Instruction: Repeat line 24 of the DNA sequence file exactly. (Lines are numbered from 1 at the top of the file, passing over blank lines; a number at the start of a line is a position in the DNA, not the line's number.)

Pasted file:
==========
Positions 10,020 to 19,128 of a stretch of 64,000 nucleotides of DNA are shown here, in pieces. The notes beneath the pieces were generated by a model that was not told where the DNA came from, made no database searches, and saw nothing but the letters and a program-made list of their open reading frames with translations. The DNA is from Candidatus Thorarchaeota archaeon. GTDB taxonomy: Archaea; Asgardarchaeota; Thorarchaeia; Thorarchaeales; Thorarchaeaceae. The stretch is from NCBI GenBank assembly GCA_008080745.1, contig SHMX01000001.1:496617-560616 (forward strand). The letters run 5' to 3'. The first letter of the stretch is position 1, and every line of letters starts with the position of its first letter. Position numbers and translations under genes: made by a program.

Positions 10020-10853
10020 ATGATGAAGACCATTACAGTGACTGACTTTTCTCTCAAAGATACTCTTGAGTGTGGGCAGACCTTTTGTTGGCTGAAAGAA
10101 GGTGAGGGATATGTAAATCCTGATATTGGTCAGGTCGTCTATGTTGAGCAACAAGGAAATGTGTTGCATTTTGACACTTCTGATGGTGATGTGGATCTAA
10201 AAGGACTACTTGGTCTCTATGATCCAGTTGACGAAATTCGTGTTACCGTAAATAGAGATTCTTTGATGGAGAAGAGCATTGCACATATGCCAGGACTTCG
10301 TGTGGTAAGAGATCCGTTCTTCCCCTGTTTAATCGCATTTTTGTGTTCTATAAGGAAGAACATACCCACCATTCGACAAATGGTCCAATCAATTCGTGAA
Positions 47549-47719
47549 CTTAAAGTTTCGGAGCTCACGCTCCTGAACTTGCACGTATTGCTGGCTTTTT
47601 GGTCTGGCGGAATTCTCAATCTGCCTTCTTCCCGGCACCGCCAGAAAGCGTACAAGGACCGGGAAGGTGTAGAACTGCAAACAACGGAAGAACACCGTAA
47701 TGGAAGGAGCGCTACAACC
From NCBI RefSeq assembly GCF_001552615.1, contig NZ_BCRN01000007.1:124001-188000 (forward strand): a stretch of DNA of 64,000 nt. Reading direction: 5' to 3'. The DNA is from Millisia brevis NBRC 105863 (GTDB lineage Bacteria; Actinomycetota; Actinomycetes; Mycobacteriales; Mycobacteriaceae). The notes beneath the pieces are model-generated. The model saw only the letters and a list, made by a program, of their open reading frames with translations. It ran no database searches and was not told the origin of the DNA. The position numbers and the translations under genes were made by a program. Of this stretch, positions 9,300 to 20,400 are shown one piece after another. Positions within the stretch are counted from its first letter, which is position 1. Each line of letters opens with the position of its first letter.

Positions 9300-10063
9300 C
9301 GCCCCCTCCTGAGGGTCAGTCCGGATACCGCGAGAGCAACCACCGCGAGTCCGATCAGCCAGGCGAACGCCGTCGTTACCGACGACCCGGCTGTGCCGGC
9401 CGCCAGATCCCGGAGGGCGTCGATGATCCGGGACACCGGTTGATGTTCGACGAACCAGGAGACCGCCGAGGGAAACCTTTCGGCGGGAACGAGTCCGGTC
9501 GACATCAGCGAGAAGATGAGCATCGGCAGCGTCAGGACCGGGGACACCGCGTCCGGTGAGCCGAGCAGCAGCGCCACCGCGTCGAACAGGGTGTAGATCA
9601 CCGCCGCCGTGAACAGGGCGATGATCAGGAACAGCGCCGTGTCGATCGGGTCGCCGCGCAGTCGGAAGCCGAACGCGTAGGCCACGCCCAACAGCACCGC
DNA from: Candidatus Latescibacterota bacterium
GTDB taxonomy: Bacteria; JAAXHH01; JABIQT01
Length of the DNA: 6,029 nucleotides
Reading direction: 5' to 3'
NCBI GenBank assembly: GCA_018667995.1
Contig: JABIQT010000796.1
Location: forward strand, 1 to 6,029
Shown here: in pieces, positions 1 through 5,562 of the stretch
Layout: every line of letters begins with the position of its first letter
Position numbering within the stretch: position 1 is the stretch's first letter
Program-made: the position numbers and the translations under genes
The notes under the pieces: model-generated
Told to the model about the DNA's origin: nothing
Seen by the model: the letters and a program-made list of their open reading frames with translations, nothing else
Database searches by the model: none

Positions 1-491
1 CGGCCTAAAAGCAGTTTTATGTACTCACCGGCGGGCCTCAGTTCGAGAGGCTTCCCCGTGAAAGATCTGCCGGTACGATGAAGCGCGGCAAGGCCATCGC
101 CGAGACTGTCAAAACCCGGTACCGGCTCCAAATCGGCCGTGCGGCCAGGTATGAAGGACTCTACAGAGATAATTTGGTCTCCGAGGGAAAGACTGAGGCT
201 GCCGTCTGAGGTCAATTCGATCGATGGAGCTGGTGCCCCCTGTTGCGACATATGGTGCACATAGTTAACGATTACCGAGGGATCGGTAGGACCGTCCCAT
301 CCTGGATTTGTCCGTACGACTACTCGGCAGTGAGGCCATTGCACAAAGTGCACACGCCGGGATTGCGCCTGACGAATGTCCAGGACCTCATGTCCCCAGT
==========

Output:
Location: forward strand, 1 to 6,029